Because of my history with weatherstripping doors, I had to check out his system. It needs to be said that the door panels are assembled with a solid core of laminated (clear, hard, quarter-sawn) wood, reinforced on four sides with an aluminum channel. The door frames, like all the wood in the door, is made of the most stable cut of wood which means the wood’s expansion with changes in humidity is minimised.

Thershold

For the untrained eye, there’s a lot going on here. A threshold has to have height to shed water and stop wind-driven rain from entering, but it can’t be too high or it catches the foot. The beefy, unobtrusive stainless threshold lip was neatly tucked behind a beautiful piece of solid, durable granite. The door had a sweep on the front (not installed in kerf yet) that kept the rain from the threshold, but the wind was really stopped at the compression strip under the door. Schlegel’s Q-LON is the industry standard and the best hands-down for draft-stopping. It’s easily replaced if the cat tears at it and in this case continuous on four sides.

In the end, it was difficult for me to square my love of a perfectly crafted door with my need for high overall R-value. It was clear to me that this door would perform better than some of the German doors I’ve tested in in situ here in Toronto (poorly adjusted stops). It’s also clear to me the frames around the doors would perform just as well as any other frame and that the glazing unit would perform to the specification in any frame. Bauhaus will have doors energy rated if requested, but if most of the door is glazed, for the small area of solid wood I’d be hard pressed to chose an ENERGY STAR rated steel door over these pieces of functional furniture. Take the tour, I’m sure you won’t be able to say no.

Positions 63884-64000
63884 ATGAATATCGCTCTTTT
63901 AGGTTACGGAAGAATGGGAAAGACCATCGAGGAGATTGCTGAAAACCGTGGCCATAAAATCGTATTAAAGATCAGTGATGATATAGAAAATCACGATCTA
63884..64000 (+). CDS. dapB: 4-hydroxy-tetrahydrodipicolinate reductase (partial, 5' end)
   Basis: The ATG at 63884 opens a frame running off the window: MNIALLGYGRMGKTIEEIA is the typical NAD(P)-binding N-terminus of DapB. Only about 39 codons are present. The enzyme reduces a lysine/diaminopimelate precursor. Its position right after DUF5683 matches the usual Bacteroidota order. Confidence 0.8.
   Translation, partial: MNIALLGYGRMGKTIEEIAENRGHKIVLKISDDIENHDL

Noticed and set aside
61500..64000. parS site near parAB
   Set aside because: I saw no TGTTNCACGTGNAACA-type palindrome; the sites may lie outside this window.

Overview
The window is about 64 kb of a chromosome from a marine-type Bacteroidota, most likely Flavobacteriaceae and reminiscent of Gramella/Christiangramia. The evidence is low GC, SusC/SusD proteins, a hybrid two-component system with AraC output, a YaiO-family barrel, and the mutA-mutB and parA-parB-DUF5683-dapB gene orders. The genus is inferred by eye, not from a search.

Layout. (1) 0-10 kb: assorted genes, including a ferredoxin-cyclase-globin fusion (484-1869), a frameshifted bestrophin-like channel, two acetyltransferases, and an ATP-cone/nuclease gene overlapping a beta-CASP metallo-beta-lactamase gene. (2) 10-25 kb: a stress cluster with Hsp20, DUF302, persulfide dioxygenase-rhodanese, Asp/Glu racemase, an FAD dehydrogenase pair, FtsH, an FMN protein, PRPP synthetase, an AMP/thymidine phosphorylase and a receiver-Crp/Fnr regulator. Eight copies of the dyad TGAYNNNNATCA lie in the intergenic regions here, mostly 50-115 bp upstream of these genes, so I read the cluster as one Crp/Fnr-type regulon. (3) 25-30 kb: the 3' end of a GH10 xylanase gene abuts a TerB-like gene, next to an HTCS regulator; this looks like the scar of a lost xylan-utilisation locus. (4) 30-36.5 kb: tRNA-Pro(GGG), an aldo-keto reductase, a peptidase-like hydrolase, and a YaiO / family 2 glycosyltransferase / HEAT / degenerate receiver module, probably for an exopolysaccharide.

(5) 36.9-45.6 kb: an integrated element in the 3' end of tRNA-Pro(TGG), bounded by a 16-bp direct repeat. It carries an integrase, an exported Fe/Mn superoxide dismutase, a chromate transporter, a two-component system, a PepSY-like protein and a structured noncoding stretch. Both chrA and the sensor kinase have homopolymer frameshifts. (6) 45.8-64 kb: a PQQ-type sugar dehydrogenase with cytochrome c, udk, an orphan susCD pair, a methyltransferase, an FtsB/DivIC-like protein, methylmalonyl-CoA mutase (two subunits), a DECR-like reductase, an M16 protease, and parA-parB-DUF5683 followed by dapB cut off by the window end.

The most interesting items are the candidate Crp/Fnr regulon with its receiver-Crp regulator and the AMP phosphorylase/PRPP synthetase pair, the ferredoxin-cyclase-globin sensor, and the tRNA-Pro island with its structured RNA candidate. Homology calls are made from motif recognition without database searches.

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Humber College and BlueGreen Group

The Ontario Technologist recently highlighted the fact that BlueGreen Consulting Group recently completed a research project with students of the Sustainable Energy and Building Technology program at Humber College.

Humber CEBT

We’re not sure where the image above came from, but for the record, though we love the classic magnehelic gauges, none were used for this study – only DG700′s that were recently calibrated!

The results of the study are being tabulated and written up as we speak and BGG anticipates publishing the study’s results in collaboration with Ryerson University’s Dr. Russell Richman.